Friday, March 24, 2023
March 24, 2023

CRD considers bylaw options in light of drug decriminalization

As the province begins its three-year foray into the decriminalization of people who use drugs, local governments are seeking guidance on what role — if any — they retain in bylaw enforcement. 

B.C. has been granted an exemption to the Controlled Drugs and Substances Act from Health Canada, and from now until Jan. 31, 2026, adults will not be subject to criminal charges for possession of less than 2.5 total grams of specific still-illegal drugs for personal use. Simply holding small amounts of certain opioids, cocaine, methamphetamine and MDMA will not be cause for arrest, charges, or seizures — but the devil remains in the details. 

For example, provincial officials have been quick to point out that possession of these drugs in any amount will continue to be a criminal offense on K-12 school grounds and at licensed child care facilities. Vancouver International Airport reminded travelers that criminal penalties would still be applied in airports and at borders. And the exemption does not apply to anyone under the age of 18. 

But with respect to drug use in public spaces, it’s less clear whether existing bylaws already cover related behavior. In the Capital Regional District (CRD), Planning and Protective Services general manager Kevin Lorette told CRD directors it’s too early to understand what implications decriminalization will have on the use of these substances in public areas — particularly given questions about whether CRD’s Clean Air bylaw could even apply. 

“Island Health has expressed a lack of clear evidence of the public health risk of secondhand smoke of controlled substances,” said Lorette during a Feb. 1 report to CRD’s Hospitals and Housing Committee, “as well as concerns about amending the Clean Air bylaw to include controlled substances.”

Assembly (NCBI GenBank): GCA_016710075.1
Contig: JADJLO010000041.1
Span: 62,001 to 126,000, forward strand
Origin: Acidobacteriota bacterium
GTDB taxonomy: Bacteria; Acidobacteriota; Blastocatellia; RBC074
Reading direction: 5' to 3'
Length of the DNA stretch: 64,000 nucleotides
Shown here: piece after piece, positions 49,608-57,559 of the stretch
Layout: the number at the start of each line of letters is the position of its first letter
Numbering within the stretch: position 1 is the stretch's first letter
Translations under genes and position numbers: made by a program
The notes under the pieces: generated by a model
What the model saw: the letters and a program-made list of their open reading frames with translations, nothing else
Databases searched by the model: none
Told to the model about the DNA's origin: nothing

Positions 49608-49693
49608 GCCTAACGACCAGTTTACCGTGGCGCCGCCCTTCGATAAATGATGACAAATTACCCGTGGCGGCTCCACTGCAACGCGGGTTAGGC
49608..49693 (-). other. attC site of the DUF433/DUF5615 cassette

Since these substances are illegal, explained Lorette, ethical and legal approval for research on them has been historically difficult to obtain, resulting in few studies being conducted; B.C.’s Centre for Disease Control (BCCDC) has been expanding this body of evidence, but there is no consensus. 

Amendments to public health bylaw require approval of the Ministry of Health, he added, and likely required medical health officer approval. And while some of these issues are being hashed over by a working group on decriminalization — established by the Ministry of Mental Health and Addictions, and with CRD representation — possible barriers to enforcement in public spaces raised a few eyebrows among directors. 

“Cigarettes and alcohol are legal substances, [use of which] in our local parks and rec facilities is prohibited,” said Salt Spring Island electoral area director Gary Holman. “It’s hard to enforce, but they are technically banned. If we wanted to apply [drug smoking] policies in our local parks, would we have to change our bylaws to do that?” 

“It is possible to smoke crack cocaine, fentanyl and heroin,” said Southern Gulf Islands electoral area director Paul Brent. “I guess we have no power against people smoking these substances in our parks?” 

CRD Health and Capital Planning senior manager Michael Barnes said that while enforcement couldn’t fall under the Clean Air Bylaw specifically, there might be “other opportunities” for enforcement through other bylaws. 

“For example, nuisance bylaws,” said Barnes. “In the parks, certainly, there’s a concern around the danger of starting fires.” 

Barnes told directors that officers would also be able to enforce the Trespass Act, if someone consuming a substance on private property was trespassing. And Lorette pointed out that even where other bylaws do not apply, a big part of decriminalization should involve officers speaking with people openly using controlled substances to provide them with information about local supports. 

“We may have an opportunity under our Clean Air Bylaw in the future,” added Lorette, “once recommendations come out of the working group. BCCDC heard all the concerns around the table; it is a two-way dialogue.” 


  1. I find this approach to drugs to be absolutely astonishing. I don’t want to feel unsafe taking my kids downtown because of flagrant drug use. It feels like the fabric of what makes BC a great place is about to start falling apart.

    • I totally agree. Victoria downtown businesses are suffering through vandalism and subsequent losses. We know about Vancouver. I am sorry the street community suffers through mental illness and addiction with no safe place to call home. But there’s a new element on Saltspring. They bring more drugs, violence and vandalism.


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